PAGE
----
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Researchers discover ancient bone which could uncover existence of unknown human species
Featured Image Credit: Scientist Reports/Pueblopassingby/Wikimedia Commons

Researchers discover ancient bone which could uncover existence of unknown human species

The discovery has caused researchers to think the two species coexisted.

A bone that was excavated from a cave in France decades ago has recently been analysed and the findings are fascinating.

The bone in question was a hip bone, known as the ilium, discovered in the Grotte du Renne cave complex, a vast Paleolithic site considered to be one of the best in Europe.

As well as the remains of Neanderthals - a subspecies of archaic humans who lived in Eurasia until about 40,000 years ago - found in the lower layers of the caves, the upper layers represent a time when anatomically modern humans inhabited the area

But, most interesting of all, a layer has been discovered that suggests a period where both hominids co-existed.

The ilium bone found is one of three pieces that make up the human pelvis and is believed to have belonged to a newborn. After a thorough analysis the bone was compared with 31 contemporary humans and two Neanderthals but didn't fully match up with either, looking to be some sort of hybrid.

The ilium found (a) is compared to a Neanderthal bone (b) and a recent perinatal bone (c).
Scientific Reports

The team of archeologists believe that the bone has clear lineage of Homo Sapiens, but differs slightly from anatomically modern humans and the bones we typically see on skeletons today - suggesting a potentially unknown human species.

Detailing their findings, the group of researchers wrote in their paper: "Our results indicate a morphological distinction between the ilia of Neanderthals and anatomically modern neonates.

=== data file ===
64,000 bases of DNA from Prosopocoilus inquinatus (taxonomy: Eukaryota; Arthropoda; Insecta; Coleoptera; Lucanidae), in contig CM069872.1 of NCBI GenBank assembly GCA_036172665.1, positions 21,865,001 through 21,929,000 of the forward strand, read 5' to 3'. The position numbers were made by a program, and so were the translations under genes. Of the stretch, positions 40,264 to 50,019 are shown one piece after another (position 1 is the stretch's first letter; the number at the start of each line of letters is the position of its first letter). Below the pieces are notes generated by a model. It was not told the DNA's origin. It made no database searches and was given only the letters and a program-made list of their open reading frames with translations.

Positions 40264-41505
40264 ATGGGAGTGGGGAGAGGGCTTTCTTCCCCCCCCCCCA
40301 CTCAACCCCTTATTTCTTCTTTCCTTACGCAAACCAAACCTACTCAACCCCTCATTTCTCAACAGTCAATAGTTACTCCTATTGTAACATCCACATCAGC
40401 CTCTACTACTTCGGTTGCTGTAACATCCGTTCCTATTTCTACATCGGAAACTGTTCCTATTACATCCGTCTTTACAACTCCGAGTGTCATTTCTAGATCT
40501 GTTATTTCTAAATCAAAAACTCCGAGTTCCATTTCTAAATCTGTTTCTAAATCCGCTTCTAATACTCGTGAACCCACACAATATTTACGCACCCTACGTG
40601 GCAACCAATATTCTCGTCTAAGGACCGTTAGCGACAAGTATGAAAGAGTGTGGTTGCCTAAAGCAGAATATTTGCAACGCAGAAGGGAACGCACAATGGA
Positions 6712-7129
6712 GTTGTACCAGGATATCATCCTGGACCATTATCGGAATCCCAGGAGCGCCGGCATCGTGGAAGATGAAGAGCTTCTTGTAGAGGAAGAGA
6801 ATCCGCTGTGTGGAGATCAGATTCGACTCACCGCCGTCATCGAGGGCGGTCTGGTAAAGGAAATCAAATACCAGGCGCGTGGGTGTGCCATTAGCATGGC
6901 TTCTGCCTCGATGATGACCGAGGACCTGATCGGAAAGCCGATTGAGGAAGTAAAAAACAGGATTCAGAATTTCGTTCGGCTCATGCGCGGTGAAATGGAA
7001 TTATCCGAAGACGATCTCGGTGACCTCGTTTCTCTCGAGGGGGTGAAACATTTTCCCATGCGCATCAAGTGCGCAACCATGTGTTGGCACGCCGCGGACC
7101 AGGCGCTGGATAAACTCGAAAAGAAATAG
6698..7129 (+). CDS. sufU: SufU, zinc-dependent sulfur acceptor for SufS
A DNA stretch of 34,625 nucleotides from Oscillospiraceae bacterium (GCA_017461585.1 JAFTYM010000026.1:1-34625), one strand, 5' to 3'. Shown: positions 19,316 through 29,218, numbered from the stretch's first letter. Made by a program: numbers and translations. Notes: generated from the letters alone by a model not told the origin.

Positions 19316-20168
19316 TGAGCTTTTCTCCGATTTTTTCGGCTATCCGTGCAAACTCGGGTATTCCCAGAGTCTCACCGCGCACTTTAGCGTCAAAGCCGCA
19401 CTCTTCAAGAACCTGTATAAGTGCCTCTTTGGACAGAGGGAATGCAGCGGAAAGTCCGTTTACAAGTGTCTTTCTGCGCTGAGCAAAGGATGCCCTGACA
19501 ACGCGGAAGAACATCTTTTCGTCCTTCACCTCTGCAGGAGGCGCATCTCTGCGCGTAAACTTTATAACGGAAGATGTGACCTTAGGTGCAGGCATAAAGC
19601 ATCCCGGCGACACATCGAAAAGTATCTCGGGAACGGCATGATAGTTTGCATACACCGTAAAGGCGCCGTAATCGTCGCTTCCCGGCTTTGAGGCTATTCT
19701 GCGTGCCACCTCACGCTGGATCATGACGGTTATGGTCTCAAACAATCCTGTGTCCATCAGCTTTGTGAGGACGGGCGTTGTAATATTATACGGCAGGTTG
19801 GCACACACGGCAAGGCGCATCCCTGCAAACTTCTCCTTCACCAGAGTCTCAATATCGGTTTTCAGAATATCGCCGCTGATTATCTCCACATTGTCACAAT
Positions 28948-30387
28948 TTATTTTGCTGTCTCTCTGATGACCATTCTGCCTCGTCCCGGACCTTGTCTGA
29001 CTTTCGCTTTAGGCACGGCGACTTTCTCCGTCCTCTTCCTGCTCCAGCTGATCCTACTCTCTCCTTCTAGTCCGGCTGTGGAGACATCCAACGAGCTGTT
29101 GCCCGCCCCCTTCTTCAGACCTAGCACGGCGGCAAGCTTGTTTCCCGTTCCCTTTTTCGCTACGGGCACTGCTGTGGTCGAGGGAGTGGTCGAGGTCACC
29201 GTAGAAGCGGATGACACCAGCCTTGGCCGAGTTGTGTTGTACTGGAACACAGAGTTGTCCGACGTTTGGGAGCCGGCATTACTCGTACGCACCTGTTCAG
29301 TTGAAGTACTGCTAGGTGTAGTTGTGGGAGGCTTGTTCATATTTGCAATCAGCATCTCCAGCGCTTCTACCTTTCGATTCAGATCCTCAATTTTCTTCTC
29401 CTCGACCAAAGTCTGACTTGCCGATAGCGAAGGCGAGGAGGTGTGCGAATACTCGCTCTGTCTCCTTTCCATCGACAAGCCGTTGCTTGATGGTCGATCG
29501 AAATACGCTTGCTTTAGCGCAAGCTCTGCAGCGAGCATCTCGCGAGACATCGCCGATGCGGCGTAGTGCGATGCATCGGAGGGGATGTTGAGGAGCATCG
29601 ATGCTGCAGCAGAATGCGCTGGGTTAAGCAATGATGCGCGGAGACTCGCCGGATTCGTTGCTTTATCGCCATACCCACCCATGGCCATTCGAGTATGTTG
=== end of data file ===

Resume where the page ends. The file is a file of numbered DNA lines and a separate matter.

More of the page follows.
"Although AR-63 is slightly outside recent variability, it clearly differs from the Neanderthals. We propose that this is due to its belonging to an early modern human lineage whose morphology differs slightly from present-day humans."

A number of stone tools were also discovered in the cave's layer known as the 'techno-cultural complex'.

The tools represented flints and other similar objects that would have required skills and techniques learned from one culture to another.

The Grotte du Renne where the bone was found.
Pueblopassingby/Wikimedia Commons

This crossover could indicate a time when Neanderthals and anatomically modern humans co-existed for thousands of years.

This isn't the first time discovered human remains have altered our perception of history.

Some facial bones dating back 1.4 million years were discovered at the Sierra de Atapuerca excavation site near Burgos, Spain.

Archaeologist Aurora Martin, general coordinator of the Museum of Human Evolution in Burgos, said: "Until 1994, it was known that there were no ancient human species in Europe until 500,000 years ago.

"Now we’re talking about 1.4 million years ago. In other words, we pushed back the evolution of humans in Europe 1 million years,”

Topics: Science, World News